Bringing together essays and photographs by leading Israeli practitioners, and complemented by maps, plans and statistical data, A Civilian Occupation explores the processes and repercussions of Israeli planning and its underlying ideology. It demonstrates how, over the last century, planning and architecture have been transformed from everyday professional practices into strategic weapons in the service of the state, which has sought to secure national and geopolitical objectives through the organization of space and in the redistribution of its population. In fact, as the book shows, Israeli architecture has consistently provided the concrete means for the pursuit of the Zionist project of building a national home for the Jewish people in the Land of Israel. As such, it is the first study to supplement the more familiar political, military and historical analysis of the Israel-Palestine conflict with a detailed description of the physical environments in which it is played out.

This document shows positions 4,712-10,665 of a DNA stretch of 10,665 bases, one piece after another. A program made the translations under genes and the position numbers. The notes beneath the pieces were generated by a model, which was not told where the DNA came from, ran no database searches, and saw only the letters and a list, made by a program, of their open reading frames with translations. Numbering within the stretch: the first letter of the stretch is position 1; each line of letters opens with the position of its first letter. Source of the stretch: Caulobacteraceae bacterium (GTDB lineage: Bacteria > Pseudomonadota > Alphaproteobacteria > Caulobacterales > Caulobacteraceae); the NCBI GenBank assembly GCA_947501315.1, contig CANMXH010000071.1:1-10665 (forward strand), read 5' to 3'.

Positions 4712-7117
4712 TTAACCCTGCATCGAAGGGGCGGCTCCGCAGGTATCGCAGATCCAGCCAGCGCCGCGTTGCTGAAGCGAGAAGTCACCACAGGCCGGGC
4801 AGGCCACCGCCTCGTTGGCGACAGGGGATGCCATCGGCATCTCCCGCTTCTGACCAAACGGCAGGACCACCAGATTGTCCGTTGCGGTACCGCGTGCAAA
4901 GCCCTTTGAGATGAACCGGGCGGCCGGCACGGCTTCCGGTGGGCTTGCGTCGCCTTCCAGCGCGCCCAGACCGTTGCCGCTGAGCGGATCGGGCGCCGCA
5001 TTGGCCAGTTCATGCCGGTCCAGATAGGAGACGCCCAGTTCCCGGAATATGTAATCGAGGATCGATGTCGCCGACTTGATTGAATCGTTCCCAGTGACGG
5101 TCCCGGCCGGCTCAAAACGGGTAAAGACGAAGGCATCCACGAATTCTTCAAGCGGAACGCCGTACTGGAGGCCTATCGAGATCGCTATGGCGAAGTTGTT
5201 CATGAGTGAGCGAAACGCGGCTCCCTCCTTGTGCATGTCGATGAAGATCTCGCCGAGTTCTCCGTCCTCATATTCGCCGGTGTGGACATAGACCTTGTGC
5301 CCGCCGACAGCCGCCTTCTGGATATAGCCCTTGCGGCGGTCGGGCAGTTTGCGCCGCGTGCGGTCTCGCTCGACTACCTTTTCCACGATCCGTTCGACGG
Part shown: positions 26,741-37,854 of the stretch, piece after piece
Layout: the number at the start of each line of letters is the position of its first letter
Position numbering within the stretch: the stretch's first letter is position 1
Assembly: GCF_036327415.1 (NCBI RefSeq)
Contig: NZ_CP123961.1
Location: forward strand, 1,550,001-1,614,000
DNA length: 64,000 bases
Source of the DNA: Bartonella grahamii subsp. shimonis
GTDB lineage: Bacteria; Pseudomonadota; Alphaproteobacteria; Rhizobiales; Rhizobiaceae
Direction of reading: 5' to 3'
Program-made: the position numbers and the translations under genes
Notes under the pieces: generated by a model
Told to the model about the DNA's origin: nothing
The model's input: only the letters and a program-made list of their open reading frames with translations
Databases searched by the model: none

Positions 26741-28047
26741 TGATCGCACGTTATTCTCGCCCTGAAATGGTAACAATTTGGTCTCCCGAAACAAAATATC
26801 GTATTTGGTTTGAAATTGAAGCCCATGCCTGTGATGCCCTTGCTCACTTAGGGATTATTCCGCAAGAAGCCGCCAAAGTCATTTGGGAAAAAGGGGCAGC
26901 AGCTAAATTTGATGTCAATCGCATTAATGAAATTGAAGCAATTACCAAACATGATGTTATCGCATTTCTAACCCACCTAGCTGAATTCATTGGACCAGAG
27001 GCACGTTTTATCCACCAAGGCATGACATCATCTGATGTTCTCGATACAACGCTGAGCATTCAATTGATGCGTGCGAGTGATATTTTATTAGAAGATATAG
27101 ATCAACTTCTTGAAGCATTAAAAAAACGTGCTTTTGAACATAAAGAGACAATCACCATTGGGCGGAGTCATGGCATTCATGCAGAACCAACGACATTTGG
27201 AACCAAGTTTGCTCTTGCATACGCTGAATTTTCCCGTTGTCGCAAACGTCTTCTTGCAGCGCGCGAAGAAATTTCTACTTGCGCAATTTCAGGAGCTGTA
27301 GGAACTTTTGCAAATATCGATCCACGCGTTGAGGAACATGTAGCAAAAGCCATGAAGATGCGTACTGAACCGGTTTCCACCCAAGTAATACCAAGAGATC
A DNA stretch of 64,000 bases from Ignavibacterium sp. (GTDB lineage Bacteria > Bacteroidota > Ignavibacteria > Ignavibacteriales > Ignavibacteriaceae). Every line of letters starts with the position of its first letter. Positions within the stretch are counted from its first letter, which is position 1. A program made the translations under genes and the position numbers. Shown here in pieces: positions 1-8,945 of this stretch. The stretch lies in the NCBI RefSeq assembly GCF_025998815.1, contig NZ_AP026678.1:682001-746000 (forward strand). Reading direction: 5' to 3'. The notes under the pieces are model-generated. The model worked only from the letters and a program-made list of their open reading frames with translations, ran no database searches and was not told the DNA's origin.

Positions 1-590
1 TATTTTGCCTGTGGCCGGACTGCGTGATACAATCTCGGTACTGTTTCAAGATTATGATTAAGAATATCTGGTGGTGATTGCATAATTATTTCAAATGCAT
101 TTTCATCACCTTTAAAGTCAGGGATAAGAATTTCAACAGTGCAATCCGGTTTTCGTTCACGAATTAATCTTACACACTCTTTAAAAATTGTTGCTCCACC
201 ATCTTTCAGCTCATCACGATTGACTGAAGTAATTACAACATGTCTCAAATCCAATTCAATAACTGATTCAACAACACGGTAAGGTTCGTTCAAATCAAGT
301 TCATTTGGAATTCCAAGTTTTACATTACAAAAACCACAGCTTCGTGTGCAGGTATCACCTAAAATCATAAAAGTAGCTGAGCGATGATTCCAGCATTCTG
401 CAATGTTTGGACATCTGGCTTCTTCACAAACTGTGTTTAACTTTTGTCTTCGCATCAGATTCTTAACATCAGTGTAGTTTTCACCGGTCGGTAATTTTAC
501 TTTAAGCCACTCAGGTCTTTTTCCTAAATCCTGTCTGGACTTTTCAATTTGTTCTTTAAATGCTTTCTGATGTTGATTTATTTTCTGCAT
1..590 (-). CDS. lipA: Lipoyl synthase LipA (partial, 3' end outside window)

The banning of the first edition of this book by its original publisher was proof, if any were needed, that architecture in Israel, indeed architecture anywhere, can no longer be considered a politically naive activity: the politics of Israeli architecture is the politics of any architecture.